There was a heavy load on GED of Al-Thawra GMH in 1998 and 1999 with a variety of diseases, but with decrease in admission services. So, re-evaluation and planning of health services of Sana’a and Yemen is inevitable.
Situation in Yemen as reported by Canadian Delegation and WB:
The Canadian Medical Delegation visited Yemen, during Oct. 18 – Nov. 6, 2000. That was the 10th of a series of visits by Canadian physicians to Yemen. The protocol of these visits is that they occur on invitation from Yemen, and the purpose is to encourage friendly contacts between Canadian and Yemeni physicians and to support the development of health care in Yemen as occasions arise for the Delegation and its members.
In their commentary on Hospitals Visited by the Delegation, they said:
“We visited many hospitals in areas of Sana’a, Taiz, Al Mukalla and Seyun. Many of these hospitals we had previously visited in 1999, and we observed progress in a number of areas in some of them.
The Emergency Department in Al Thawra Hospital in Sana’a is being enlarged. The Director, Dr. Hakimi, has taken time for personal continuing medical education. He has introduced a system of charting in the emergency department from which he is able to generate statistics concerning the activities of the department.
He continues to work in educating the staff in the management of emergency situations. He is beginning to be able to demonstrate trends concerning the situations involving the department. Although he is kept very busy in the Department, in our view, he might become a national resource person for Emergency Physician training and programs for advice as regards some managerial issues in other parts of Yemen.”The World Bank report by Wilma Mac Pherson in January 2000 stated the following improvements:
– New GED with integral ICU
– Resuscitation area identified and training program for Advanced CPR and CPR now in place
– New casualty records, doctor coding and diagnostic coding begun
– Comparative statistics maintained on Power Point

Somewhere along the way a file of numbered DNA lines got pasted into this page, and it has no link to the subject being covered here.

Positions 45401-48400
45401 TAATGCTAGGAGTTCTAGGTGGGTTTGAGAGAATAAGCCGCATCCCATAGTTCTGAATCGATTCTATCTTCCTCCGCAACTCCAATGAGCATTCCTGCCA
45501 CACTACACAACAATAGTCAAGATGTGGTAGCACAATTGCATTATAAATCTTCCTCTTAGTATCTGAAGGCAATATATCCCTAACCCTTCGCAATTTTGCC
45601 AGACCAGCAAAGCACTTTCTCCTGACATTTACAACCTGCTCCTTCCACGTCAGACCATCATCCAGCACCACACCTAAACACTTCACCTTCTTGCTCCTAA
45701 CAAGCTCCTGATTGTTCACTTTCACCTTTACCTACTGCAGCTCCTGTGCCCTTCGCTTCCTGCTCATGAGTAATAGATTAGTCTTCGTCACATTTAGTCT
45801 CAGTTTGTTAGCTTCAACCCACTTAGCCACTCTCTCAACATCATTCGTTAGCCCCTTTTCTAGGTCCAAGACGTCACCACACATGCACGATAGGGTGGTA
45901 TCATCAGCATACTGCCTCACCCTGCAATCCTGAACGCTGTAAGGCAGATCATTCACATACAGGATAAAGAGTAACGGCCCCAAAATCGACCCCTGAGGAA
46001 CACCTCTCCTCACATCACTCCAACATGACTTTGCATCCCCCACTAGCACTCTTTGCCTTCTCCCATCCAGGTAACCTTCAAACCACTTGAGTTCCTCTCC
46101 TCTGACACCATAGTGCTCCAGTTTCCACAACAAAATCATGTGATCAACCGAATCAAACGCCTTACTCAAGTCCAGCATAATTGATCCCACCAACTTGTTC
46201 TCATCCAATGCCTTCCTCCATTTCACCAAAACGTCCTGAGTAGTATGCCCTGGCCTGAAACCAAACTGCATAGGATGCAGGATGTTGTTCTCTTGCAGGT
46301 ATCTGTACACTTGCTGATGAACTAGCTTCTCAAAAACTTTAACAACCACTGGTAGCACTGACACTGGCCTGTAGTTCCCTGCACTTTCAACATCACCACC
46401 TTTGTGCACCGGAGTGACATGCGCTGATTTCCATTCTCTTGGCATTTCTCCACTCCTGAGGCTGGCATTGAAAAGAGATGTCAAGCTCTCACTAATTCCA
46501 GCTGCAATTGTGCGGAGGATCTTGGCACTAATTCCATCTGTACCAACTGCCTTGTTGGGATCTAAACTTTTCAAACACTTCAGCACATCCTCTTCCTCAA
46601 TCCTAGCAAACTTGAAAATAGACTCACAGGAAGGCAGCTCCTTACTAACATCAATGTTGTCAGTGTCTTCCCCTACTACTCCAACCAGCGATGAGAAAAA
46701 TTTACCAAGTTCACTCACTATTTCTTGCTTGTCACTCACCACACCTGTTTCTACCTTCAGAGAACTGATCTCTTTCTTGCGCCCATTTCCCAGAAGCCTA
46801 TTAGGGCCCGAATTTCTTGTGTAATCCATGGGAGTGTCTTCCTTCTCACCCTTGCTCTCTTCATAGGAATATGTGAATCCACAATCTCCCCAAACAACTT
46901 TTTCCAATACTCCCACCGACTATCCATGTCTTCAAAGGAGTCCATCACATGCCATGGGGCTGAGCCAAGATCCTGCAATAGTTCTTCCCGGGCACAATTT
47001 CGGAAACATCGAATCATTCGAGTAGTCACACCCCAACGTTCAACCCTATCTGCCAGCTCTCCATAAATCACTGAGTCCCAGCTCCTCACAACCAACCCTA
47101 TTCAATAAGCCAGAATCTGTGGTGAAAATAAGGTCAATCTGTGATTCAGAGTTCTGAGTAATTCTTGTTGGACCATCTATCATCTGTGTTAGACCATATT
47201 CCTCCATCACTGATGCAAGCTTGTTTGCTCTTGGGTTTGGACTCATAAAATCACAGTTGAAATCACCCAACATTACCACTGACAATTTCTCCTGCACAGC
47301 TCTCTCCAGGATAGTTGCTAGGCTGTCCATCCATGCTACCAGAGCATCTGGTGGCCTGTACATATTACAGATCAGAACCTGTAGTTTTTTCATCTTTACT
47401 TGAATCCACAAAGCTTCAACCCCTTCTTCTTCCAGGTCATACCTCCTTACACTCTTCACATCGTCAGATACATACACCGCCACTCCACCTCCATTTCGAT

– Greater degree of privacy for patient.
– Imaging facilities continue to improve
– There are more Yemeni doctors of high caliber and fewer Russian and other East European doctors in charge of care. This is great improvement.
– There appears to be a greater involvement of nurses in direct patient care.
AL-THAWRA TEACHING HOSPITAL Sana’a, Republic of Yemen
– All hospitals and doctors referring cases to the GED should notify the GED in ADVANCE of the impending referral to ensure proper care.
– The Al Thawra GED should be utilized as a center for advanced emergency care, not as a primary care clinic.
– A hospital council should be established to organize and monitor the work of emergency ward.
– Serious thought should be given to constructing a network of local centers and regional hospitals specializing in Car Accident & Trauma.
– Strong efforts be made to improve the financial status & morale of the medical staff.
– The GED staff should consist of an independent team of specialized physicians trained in emergency medicine, including BLS and ACLS.
Comparison with the United States:
It would be of help to study the classification of physical status adopted by American Society of Anesthesiologists, so as to create a comparison between the situation here and that in the United States as an example of high quality health care.
Class1-A normal healthy individual
Class2- A patient with a mild systemic disease
Class3- A patient with a severe systemic disease that limits activity but is not incapacitating
Class4-A patient with an incapacitating systemic disease that is a constant threat to life
Class5- A moribund patient who is not expected to survive 24 hrs with or without surgery
In February issue 98,. Dr. Al Munibary, Present Minister of health, hoped that the Emergency Unit in Al Thawra Hospital has improved to what it has today. Now, next step is to seek further improvement in order to keep pace with the progress happening in this respect in the rest of the world.
Emergency Medical Services
(American public law(93-154)1973
THIS LAW IDENTIFIED 15 ELEMENTS OF AN EMS SYSTEM:
6-CRITICAL CARE UNITS.
7-PUBLIC SAFETY AGENCIES.
9-ACCESS TO CARE.
10-TRANSFER OF CARE.
11-STANDARDIZATION OF PATIENTS’ RECORDS.
12-PUBLIC INFORMATION & EDUCATION.
13-INDEPENDENT REVIEW & EVALUATION
15-MUTUAL AID AGREEMENTS.
(EMERGENCY MEDICINE (A Comprehensive study guide)fifth edition-1999 TUDITH E TINTINALLI ,GABER KELEN (SECTION ONE PREHOSPITAL CARE )